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The interpretation set forth in this newsletter should exclude from the licensing provisions of the ITAR most basic scientific data and other theoretical research information, except for information intended or reasonably expected to have a direct cryptologic application. Because of concerns expressed to this office that licensing procedures for proposed disclosures of cryptologic technical data contained in professional and academic papers and oral presentations could cause burdensome delays in exchanges with foreign scientists, this office will expedite consideration as to the application of ITAR to such disclosures. If requested, we will, on an expedited basis provide an opinion as to whether any proposed disclosure, for other than commercial purposes, of information relevant to cryptology, would require licensing under the ITAR.

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William B. Robinson, Director
Office of Munitions Control

Mr. INGRAM. The bottom line is that the regulations themselves have not been amended.

Mr. Foy. That is correct.

Mr. INGRAM. Let me call your attention to a letter of August 29, 1978, from your colleague, Larry Hammond, Deputy Assistant Attorney General, Office of Legal Counsel, to Col. Wayne Kay, Senior Policy Analyst, Office of Science and Technology Policy, Executive Office of the President.

The letter discusses the Edler case that you mentioned, which did present a first amendment challenge to the Munitions Control Act of 1954 and the ITAR. As Hammond notes, his letter to Kay is a followup to the Department's memorandum of 3 months previous to Dr. Press on public cryptography and the ITAR. Hammond goes on to conclude, at page 2 of his letter,

While the ninth circuit's decision in Edler is helpful in resolving first amendment issues with respect to blueprints and similar types of technical data used as a basis for producing military equipment, we do not believe that it either resolves the first amendment issues presented by restrictions on the export of cryptographic ideas or eliminates the need to reexamine the ITAR.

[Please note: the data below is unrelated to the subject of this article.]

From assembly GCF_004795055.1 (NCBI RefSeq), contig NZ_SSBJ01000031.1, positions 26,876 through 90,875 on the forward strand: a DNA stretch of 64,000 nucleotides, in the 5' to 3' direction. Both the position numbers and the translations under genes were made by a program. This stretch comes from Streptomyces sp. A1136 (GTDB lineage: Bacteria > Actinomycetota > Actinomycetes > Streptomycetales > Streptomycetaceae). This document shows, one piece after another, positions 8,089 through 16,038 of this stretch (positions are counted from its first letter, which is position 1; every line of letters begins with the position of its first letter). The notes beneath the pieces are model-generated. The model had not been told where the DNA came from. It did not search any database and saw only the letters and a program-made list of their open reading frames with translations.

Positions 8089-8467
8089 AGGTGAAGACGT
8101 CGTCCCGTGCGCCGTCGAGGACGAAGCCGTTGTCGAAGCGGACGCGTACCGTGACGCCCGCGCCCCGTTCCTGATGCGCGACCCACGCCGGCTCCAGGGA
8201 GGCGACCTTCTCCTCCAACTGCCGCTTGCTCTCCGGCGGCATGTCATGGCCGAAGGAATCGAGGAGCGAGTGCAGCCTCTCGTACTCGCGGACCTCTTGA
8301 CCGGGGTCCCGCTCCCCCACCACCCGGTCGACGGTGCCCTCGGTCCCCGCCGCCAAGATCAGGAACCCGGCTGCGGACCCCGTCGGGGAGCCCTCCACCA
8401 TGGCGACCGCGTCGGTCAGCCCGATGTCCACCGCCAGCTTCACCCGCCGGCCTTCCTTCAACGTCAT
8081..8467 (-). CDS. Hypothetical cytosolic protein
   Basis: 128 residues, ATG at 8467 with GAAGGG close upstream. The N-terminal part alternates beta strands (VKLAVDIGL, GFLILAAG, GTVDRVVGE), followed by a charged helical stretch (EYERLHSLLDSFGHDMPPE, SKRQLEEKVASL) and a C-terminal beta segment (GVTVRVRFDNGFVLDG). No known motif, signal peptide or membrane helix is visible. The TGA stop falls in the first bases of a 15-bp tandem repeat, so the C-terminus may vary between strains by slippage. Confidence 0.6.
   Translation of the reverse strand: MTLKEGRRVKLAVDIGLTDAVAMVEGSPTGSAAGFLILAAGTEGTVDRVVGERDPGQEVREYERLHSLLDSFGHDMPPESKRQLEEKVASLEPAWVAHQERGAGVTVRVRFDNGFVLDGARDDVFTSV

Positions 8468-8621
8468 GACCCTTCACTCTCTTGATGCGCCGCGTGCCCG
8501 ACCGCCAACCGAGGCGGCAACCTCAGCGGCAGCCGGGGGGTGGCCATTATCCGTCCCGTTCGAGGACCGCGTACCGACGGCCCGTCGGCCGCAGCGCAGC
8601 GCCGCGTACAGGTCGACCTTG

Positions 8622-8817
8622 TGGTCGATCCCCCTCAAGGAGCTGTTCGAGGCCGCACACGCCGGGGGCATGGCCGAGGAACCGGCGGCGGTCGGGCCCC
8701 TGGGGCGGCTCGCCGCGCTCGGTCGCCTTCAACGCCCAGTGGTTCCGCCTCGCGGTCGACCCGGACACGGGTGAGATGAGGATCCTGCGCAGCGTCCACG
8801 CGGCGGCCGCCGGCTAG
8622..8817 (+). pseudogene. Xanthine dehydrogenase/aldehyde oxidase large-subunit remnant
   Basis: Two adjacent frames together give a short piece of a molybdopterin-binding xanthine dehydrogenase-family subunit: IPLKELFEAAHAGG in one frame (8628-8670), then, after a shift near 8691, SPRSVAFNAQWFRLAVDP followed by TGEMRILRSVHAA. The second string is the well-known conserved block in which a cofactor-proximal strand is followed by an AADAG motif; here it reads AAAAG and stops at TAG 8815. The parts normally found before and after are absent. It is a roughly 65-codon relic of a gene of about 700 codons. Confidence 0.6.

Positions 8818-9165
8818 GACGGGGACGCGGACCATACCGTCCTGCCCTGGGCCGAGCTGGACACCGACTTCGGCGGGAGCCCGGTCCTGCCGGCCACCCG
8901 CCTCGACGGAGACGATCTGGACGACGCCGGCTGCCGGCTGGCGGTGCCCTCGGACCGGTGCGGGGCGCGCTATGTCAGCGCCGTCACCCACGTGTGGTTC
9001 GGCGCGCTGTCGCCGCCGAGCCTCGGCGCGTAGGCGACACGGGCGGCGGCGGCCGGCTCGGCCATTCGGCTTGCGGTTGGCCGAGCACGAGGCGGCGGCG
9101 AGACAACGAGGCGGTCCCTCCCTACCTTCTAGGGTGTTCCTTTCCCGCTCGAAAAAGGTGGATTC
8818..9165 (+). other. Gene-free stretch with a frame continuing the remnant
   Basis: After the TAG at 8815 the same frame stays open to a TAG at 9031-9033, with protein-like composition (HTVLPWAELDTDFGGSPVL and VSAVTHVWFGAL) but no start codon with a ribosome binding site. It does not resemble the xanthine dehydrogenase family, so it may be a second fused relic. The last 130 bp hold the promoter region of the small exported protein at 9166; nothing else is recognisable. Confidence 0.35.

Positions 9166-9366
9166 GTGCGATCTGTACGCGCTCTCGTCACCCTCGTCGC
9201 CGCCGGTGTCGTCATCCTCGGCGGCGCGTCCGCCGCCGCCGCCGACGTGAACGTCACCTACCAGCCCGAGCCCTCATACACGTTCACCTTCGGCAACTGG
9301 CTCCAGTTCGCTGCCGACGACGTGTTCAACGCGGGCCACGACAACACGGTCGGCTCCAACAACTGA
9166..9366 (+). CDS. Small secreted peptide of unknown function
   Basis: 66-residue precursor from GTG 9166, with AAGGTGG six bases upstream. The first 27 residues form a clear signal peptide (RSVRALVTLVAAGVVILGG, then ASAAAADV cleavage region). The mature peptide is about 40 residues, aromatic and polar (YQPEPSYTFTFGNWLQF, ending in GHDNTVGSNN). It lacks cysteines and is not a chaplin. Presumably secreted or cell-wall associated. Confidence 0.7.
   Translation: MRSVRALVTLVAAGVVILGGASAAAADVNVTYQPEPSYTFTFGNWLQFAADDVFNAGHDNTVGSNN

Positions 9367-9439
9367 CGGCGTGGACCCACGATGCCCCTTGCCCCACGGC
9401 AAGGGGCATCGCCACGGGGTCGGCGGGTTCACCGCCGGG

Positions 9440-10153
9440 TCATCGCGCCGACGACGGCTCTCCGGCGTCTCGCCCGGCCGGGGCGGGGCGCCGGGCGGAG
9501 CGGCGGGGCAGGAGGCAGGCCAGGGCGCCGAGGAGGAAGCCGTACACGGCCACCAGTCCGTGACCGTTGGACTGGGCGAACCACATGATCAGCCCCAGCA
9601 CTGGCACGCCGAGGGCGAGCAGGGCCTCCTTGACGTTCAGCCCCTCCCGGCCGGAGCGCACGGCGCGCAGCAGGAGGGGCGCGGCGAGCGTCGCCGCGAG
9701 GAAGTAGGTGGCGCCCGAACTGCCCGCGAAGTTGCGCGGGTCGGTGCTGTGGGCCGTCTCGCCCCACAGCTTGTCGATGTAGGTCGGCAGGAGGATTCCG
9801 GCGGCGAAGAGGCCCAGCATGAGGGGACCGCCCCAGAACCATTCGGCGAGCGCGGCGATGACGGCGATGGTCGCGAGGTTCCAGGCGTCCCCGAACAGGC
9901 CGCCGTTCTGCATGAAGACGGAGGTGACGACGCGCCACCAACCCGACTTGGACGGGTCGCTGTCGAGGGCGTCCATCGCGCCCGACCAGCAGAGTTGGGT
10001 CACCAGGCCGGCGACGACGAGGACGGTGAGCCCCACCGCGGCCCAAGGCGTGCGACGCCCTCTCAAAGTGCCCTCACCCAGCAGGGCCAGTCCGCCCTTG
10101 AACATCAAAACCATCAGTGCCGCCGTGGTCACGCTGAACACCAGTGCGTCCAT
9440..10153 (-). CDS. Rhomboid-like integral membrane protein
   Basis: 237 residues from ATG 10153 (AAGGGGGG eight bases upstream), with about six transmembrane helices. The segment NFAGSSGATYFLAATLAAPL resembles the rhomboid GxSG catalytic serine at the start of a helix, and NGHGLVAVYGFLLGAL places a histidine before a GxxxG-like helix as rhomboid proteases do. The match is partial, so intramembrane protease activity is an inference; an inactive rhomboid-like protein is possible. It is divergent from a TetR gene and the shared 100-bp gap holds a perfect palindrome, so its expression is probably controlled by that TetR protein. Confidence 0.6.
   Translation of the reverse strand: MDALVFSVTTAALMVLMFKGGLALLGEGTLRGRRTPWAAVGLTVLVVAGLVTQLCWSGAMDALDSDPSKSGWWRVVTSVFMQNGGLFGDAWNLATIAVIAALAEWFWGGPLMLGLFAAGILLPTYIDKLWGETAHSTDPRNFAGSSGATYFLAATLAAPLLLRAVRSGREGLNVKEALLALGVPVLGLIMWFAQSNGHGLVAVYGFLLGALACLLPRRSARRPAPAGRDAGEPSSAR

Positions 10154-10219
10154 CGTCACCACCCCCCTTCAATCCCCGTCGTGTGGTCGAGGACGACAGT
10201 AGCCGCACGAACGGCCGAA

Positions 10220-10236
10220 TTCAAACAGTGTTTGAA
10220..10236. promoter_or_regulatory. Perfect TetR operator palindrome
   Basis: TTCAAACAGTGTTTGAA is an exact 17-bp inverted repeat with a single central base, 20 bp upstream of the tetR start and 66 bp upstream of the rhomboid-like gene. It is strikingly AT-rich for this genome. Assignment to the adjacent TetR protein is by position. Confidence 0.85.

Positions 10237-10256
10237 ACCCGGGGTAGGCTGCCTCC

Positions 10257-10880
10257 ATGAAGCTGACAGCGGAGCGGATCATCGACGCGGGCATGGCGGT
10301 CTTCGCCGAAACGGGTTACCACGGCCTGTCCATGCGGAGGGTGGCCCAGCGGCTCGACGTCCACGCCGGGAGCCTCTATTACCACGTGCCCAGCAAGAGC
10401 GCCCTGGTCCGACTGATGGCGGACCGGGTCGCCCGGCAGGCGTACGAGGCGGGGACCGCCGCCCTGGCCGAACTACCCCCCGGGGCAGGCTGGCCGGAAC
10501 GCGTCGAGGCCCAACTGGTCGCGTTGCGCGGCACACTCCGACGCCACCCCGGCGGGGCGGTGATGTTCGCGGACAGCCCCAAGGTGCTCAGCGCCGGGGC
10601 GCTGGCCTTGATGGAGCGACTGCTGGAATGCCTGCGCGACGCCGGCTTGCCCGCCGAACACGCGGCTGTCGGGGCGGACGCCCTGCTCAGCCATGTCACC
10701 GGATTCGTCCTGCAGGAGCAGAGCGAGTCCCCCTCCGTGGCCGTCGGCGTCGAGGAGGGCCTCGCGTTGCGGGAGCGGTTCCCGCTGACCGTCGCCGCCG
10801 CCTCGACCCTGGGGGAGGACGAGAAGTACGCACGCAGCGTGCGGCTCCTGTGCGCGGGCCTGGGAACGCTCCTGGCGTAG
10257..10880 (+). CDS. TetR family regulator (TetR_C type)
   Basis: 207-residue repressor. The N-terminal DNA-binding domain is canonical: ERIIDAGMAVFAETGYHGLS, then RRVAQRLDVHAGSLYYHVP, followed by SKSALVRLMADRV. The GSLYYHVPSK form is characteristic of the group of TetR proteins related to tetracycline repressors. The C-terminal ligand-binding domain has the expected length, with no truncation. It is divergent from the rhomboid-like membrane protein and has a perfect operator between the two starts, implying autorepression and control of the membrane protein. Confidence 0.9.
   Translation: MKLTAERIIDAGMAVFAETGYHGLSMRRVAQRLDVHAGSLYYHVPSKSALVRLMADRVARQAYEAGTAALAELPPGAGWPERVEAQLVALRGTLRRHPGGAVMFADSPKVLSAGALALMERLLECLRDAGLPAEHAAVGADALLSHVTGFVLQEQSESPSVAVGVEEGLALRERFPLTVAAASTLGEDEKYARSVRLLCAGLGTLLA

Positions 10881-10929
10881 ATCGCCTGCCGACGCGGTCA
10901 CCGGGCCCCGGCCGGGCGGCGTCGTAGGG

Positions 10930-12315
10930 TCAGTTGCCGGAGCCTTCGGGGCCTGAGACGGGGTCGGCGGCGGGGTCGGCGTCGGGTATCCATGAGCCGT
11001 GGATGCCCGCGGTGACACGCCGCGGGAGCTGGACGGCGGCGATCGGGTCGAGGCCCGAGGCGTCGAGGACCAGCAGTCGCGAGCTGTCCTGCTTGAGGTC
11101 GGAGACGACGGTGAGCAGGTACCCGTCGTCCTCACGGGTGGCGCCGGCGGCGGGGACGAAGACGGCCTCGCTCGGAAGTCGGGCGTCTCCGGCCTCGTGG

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As you may know, the United States Court of Appeals for the Ninth Circuit recently decided United States v. Edler, the case presenting a First Amendment challenge to the Munitions Control Act of 1954 and the ITAR that we discussed in our memorandum to Dr. Press on public cryptography. The court, construing the statute and regulation narrowly, held both constitutional, but remanded the case for a new trial because the trial court had given the provisions an overbroad · interpretation.

As interpreted by the Ninth Circuit, the Munitions Control Act and accompanying regulations "prohibit only the exportation of technical data significantly and directly related to specific articles on the [United States] Munitions list." Slip op. at 8. In addition, the defendant must know or have reason to know that the recipient of technical information would use it to produce or operate Munitions List items. Slip op. at 9, 10. This narrow construction, stated the court, focuses on the control of conduct and thus does not unconstitutionally interfere with protected speech or establish a prior restraint. Id.

Application of the Ninth Circuit's formulation to public cryptography seems difficult. First, the emphasis of the court on technical data directly relevant to the manufacture of arms, see Slip op. at 7, is of limited utility where it is the export of technical data itself, not of a tangible end product, that is of chief concern to the government. As we understand it, the export of cryptographic devices poses far less of a threat to national security than the export of sophisticated cryptographic algorithms.

Moreover, under the Ninth Circuit test, it appears that the government would have difficulty prohibiting the export of cryptographic information for scientific purposes, since the exporter would lack the requisite intent. Yet as a practical matter, as we noted in our memorandum, once cryptographic information and techniques are made available for scientific purposes, they are available for military purposes as well.